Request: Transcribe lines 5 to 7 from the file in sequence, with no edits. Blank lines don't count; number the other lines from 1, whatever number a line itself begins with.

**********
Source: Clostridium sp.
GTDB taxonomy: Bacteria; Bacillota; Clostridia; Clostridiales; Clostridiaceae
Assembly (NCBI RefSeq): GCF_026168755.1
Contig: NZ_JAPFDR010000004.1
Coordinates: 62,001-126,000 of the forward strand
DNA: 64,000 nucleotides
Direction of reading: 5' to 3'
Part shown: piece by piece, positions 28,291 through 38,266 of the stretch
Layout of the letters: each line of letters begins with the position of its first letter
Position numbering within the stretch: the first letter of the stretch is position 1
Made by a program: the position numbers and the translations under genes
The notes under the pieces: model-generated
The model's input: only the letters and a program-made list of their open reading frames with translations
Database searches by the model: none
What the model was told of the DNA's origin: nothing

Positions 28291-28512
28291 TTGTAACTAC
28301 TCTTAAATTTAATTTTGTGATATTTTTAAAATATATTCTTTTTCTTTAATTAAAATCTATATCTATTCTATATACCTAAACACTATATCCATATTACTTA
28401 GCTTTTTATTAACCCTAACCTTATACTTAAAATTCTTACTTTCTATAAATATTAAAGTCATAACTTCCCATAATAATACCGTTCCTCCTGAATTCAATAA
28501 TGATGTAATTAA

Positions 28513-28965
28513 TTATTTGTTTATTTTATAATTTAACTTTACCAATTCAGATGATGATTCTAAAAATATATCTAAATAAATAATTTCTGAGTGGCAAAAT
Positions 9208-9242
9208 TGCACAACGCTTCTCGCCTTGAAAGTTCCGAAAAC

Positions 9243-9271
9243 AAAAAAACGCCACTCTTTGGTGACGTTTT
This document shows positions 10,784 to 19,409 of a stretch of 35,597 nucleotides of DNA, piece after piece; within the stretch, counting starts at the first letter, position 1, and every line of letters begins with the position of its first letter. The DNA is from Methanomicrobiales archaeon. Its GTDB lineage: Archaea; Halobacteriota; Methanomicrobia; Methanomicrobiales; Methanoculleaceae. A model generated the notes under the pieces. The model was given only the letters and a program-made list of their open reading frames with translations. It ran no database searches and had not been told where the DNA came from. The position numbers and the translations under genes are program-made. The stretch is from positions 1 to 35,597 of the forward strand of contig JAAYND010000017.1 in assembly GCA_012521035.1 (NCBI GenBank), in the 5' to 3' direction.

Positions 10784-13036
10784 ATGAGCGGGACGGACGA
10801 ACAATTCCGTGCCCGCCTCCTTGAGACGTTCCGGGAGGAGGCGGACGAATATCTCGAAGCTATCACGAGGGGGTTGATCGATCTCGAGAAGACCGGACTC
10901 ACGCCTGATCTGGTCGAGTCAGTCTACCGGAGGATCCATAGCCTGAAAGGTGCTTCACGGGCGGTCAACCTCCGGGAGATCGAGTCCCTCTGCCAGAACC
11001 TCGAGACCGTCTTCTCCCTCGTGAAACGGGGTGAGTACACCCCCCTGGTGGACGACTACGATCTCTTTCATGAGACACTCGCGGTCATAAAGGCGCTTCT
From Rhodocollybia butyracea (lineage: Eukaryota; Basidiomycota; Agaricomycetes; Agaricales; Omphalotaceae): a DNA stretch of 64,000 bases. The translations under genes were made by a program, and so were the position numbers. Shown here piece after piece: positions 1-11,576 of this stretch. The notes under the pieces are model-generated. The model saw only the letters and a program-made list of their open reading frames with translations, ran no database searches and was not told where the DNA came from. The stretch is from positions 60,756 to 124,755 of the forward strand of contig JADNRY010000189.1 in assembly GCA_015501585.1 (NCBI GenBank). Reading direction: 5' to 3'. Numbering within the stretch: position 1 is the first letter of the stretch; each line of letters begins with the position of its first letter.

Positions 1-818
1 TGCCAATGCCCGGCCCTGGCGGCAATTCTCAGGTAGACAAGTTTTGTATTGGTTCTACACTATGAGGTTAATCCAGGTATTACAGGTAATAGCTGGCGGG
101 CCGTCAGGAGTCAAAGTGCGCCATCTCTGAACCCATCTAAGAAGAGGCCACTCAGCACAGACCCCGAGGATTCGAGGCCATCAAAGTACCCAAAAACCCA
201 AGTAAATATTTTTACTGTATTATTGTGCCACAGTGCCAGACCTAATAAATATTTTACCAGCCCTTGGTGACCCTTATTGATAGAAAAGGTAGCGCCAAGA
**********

Coordinates: 62,001-126,000 of the forward strand
DNA: 64,000 nucleotides
Direction of reading: 5' to 3'